As on-campus recruiting season hits top gear, potential law firm hires might not notice anything unusual about the questions they are asked, but the underlying goals of law firm interviewers have shifted.
No longer does the ability to quickly analyze a court opinion or a lawyer's status on law review earn a guaranteed spot in a summer program. Though still important, intertwined with questions about GPA and resumes are ones that probe how attorneys will handle tough or unexpected situations. They are pretty typical for a job interview, but the goal for law firms now is to see how new attorneys can handle the sometimes stressful law firm environment and, even more, whether they can provide real world value to clients beyond just handing in strong work product.
The concept is called behavioral interviewing and helps interviewers gauge future job performance on how interviewees handled previous situations. It is also called competency-based interviewing, which falls right in line with law firms' move toward competency-based advancement.
Back in the heyday of law firm hiring, when firms were scrambling to get the best talent, some firms like Orrick and DLA Piper implemented behavioral interviewing techniques, according to a 2007 article from The Legal Intelligencer affiliate The American Lawyer. The goal was to help improve acceptance rates and retention figures by giving firms a better understanding of the attorneys they were hiring and vice versa.
Now that the tables have turned, the same technique is being used to help firms be more discerning in their hiring by more quickly identifying top talent that can provide added value to clients already balking at paying for entry-level lawyers.
Law firm interviewers are being trained to ask questions like "How did you handle the last time you received an unexpected project?" or "What was an innovative idea you came up with in the workplace?"
Christopher Boyle, hiring partner at Drinker Biddle & Reath, said behavioral interviewing is a concept that has long been used in the corporate world, but one that is relatively new to law firms as the firms try to figure out why some associates make it and others do not.
The firm has been working with its core interviewers to get them more comfortable with behavioral interviewing. The concept isn't rocket science, he said. It's just about digging deeper into a person's resume to see if examples can be found of how he or she exhibits the characteristics of an attorney the firm is looking for. Do they have the ability to deal with adversity and can they handle the repercussions when they make mistakes? Were they put into situations that were unexpected?
"We've seen some young associates coming out of school are missing some of that resiliency," Boyle said. "But a lot is stuff they've learned outside of law school."
Maybe they have handled tough situations when working in retail or at a pizza shop. If the interviewer knows what he is doing, these questions just become a natural part of the conversation, Boyle said. This means the interviewers have to read the resumes beforehand. In a 25-minute interview, there aren't going to be five behavioral questions, but maybe just one, he said.
Interviews have to be about more than just whether the person is nice, Boyle said.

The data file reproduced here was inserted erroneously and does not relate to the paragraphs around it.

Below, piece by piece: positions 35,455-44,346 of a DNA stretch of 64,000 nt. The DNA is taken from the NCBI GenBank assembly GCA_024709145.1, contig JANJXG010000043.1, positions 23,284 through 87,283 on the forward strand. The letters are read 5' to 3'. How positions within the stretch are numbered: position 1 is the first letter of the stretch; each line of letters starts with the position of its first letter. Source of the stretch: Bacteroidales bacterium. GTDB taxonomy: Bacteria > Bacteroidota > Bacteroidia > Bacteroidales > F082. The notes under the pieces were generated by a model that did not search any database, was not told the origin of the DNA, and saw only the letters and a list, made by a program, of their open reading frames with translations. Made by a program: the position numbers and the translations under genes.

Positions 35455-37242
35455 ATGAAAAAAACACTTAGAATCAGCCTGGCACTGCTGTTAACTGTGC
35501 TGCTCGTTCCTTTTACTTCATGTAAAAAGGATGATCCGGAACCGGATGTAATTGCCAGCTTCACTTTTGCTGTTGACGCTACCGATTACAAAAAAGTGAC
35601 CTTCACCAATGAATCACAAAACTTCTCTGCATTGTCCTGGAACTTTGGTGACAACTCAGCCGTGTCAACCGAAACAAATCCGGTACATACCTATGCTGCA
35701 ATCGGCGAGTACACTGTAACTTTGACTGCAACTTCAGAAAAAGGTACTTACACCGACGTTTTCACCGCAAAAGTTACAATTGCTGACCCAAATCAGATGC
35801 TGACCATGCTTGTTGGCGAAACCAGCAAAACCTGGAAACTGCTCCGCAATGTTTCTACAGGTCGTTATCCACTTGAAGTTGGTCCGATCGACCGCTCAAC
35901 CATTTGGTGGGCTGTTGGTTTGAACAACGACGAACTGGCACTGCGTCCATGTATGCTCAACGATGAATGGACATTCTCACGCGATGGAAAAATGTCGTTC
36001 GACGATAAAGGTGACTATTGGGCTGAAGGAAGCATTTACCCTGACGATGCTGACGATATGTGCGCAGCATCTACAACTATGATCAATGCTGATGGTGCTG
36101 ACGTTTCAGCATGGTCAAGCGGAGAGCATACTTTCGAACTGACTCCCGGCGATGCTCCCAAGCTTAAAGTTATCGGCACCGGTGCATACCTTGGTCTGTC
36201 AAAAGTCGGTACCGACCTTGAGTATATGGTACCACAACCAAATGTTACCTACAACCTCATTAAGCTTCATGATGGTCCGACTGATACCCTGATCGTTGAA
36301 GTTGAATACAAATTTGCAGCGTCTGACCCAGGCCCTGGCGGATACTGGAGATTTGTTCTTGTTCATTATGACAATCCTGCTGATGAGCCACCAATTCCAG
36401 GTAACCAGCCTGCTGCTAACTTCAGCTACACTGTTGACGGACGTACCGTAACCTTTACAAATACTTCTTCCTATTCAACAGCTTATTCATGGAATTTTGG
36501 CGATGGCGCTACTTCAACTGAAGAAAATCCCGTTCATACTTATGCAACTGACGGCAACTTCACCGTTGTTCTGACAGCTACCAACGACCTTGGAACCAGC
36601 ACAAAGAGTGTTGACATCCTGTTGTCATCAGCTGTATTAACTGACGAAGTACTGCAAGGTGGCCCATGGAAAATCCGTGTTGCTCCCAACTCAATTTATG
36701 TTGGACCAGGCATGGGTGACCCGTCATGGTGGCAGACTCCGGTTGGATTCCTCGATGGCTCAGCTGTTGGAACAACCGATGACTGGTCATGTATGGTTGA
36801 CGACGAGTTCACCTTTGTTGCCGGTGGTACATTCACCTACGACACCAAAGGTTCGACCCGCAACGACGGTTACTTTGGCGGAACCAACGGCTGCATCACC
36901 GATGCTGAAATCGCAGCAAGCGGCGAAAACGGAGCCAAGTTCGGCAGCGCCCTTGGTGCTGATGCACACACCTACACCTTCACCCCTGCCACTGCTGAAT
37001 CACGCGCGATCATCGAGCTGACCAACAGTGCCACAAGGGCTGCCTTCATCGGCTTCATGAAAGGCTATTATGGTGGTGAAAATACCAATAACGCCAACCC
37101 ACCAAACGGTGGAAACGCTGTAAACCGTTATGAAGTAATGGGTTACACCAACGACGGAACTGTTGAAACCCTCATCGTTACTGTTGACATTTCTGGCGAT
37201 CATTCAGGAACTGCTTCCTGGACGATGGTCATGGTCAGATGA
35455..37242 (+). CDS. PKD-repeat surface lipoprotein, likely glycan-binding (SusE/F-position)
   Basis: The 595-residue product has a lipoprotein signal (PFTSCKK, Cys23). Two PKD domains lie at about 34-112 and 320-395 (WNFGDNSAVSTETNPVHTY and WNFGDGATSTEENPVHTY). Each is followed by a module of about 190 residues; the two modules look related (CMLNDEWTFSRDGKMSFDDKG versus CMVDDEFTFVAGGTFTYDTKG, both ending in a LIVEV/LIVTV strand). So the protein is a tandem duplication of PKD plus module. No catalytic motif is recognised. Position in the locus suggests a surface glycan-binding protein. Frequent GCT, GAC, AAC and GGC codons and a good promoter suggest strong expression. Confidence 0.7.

"Law firms, especially in an era where it's more of a buyer's market, you try to distinguish people," he said.
Morgan Lewis & Bockius is being more discerning this year. After taking a year hiatus from their summer program, they are back to interviewing, but are doing so at fewer law schools. The firm is looking for summer associates who not only are good lawyers, but who are ready to provide client service from the outset.
This isn't a new concept for the firm, but there is a renewed emphasis on it in the current market. Earlier this summer, hiring partner Eric Kraeutler met with the hiring partners in all offices for a day-long training on behavioral interviewing. The hiring partners in each office are personally conducting training for any attorney who will be interviewing on campus and for a core group that will be conducting interviews at the firm's offices, he said.
"We have used behavioral interviewing for a number of years, but we have refocused our effort this year because we think that in light of lessons learned through the recession, we're particularly focused on hiring associates who will be able to deliver client service on day one," Kraeutler said.
The technique, he said, is a way to talk with students about the important decisions they've made in their lives and why they made them in order to better understand their decision-making abilities and their orientation to characteristics the firm believes are important.
In addition to an excellent academic record, Kraeutler said, Morgan Lewis is looking for team orientation, client service potential and communication and interpersonal skills. He said clients have appreciated the strong academic backgrounds and quality of attorneys the firm has traditionally hired, and that remains part of the equation.
"On the other hand, we've taken to heart the comments that we've received from clients that they want a certain level of maturity and experience from the people that are doing their work," he said. "So we're hoping to hire people from law schools who have all the normal things we look for and also bring something special."
Kraeutler said he views the traditional goal of behavioral interviewing -- increasing attorney retention -- to be in line with the refocused efforts of bringing on those who can add more for clients. Those attorneys will be the most successful at servicing clients and will then likely look to stay on with the firm because of their professional success, he said.